When we first offered the course, we found a lack of material that met our specific needs. Consequently, we had material in textbook format for use in the course. We have the material reproduced on campus. We also use the AICPA Personal Financial Planning Manual as a supplement to the course.
We found that the available texts in the PFP area stressed the personal needs and not the planning approach we considered important. Also, some texts that were available that emphasized the planning approach were written at a level we did not think appropriate. Or, they were lacking in the supplementary problem or case material necessary for the course.
More recently, however, additional materials are available for use in the introductory level course including case books from the Registry for Financial Planning Practitioners, the College for Financial Planning, as well as AICPA PFP manuals.
Furthermore, some of the personal finance type textbooks are beginning to emphasize the planning approach that was lacking in the earlier editions. In addition, it is understood that new texts are coming into the market that will emphasize the PFP process.
Is It All Worth It?
Why get into PFP? Is it all worth it? Well, from our experience of teaching the introduction to PFP as an independent study course and as a formal course offering, we believe it is worth the effort.
First, there is student interest in the area, and they are looking to faculty to provide them with an opportunity to study and explore the topic, both for personal knowledge and career opportunities.
Second, there is a professional need for accounting and tax graduates with some background in the PFP process and related subject areas.
Third, PFP is a refreshing area to teach, especially for a faculty member with a traditional accounting or a taxation background.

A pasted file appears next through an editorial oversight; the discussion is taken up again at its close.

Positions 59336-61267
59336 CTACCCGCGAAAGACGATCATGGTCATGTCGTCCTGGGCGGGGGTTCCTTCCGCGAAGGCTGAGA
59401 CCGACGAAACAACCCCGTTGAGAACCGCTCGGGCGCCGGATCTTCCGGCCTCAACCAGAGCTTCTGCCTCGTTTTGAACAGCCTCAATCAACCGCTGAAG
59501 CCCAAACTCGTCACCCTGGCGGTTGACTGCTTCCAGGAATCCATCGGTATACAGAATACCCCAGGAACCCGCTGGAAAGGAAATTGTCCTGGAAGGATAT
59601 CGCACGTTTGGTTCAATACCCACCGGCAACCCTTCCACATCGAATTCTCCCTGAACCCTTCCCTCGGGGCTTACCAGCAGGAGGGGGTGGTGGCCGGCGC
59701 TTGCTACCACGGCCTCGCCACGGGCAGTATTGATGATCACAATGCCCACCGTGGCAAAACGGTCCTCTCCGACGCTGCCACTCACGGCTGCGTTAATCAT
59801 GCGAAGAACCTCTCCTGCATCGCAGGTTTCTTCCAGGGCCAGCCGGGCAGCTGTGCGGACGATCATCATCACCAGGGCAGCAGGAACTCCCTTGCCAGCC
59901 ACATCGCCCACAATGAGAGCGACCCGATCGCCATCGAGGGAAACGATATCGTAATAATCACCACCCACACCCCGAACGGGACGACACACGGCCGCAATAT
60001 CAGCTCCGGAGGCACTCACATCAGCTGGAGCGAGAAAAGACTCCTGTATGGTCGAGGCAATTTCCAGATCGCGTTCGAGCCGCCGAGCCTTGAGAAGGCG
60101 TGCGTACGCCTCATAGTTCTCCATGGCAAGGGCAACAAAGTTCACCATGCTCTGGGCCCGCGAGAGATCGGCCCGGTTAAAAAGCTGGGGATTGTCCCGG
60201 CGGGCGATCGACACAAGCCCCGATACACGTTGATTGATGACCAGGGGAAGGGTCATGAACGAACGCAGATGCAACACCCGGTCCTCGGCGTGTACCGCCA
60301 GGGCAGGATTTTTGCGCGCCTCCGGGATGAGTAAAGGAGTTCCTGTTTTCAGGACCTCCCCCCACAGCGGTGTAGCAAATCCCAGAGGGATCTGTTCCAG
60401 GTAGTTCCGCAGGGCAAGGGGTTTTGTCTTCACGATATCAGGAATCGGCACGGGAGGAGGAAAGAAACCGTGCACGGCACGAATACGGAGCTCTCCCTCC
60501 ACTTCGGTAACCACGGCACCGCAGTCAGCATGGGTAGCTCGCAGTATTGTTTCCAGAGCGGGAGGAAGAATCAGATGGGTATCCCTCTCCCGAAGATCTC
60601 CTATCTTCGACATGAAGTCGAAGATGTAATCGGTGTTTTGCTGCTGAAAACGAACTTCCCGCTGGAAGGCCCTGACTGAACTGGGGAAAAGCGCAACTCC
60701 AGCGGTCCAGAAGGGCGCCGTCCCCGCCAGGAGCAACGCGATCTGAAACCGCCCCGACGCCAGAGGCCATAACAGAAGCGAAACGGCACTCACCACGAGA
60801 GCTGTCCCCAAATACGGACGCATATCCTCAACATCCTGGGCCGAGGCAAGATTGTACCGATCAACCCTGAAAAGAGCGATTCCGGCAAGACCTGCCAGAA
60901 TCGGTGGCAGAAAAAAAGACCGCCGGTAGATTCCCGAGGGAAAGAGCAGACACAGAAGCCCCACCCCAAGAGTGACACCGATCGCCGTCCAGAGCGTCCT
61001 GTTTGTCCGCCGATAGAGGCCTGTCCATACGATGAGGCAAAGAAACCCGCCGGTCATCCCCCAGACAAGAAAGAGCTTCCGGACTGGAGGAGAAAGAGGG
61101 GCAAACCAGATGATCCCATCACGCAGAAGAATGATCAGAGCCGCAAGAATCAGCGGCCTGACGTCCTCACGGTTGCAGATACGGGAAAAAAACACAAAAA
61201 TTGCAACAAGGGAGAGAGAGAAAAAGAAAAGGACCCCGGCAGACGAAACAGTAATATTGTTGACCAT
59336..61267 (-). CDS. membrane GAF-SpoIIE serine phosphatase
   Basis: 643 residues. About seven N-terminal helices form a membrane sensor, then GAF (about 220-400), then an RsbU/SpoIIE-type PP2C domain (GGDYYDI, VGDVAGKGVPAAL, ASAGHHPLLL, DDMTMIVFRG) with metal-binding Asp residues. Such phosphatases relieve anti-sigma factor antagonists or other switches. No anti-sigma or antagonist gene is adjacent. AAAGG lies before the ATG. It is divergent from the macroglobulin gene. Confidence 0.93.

Fourth, PFP courses attract a new type of student to accounting. Our course has had a large number of finance students enrolled. The class mix creates an environment that is different from the "all accounting majors" enrollment found in most accounting courses. Furthermore, we have found several of the students who previously would not have considered accounting as a major have since reappraised accounting and, in fact, took positions with major public accounting firms. With accounting expected to experience a shortage of talent, and in some cases losing good students to other fields, the PFP course provides accounting faculty an opportunity to reach these students.
Our experience has been fairly successful. However, in our discussion with other faculty and prospective employers we noted several problem areas.
* The PFP area had been developed predominantly by the finance faculty. Some "turf problems" have been noted as to whether PFP courses and programs should be offered and housed in schools of business or economics. This includes the teaching and staffing of the courses. Because of the nature of the field, PFP, more than any other discipline, should probably be a joint effort between several of the typical school of business departments. * Should the PFP program be an undergraduate or graduate program? PFP is currently offered at both levels. But for accounting students with all of the present course requirements, would additional PFP courses be an undue burden? Would it be better to leave PFP courses to the emerging 150-hour programs or master level programs? More study is necessary. However, at a minimum, PFP can be introduced at the undergraduate level and students counseled to take related courses as electives. * In addition, should PFP be an extension of the tax offerings in a typical accounting program, or be a separate concentration? The joint effort between finance and accounting departments is probably the ideal solution. Here again, the question needs further study. * Will there be adequate faculty to teach the courses should the popularity of the area continue to increase? It is unclear at this time, however, if faculty are beginning to show interest in PFP as a field of teaching, research and publication.
What are the employment market expectations for entry level staff into PFP? Will employers want a student with the necessary course background to sit for the CPA exam, and still have the PFP background? If so, does this lead to the master or 150-hour candidates? It is still too early to determine what employer expectations will be for entry level staff. However, most large firms have instituted a series of in-house courses in PFP to train present staff.
Anthony T. Krzystofik, CFP, CPA, University of Massachusetts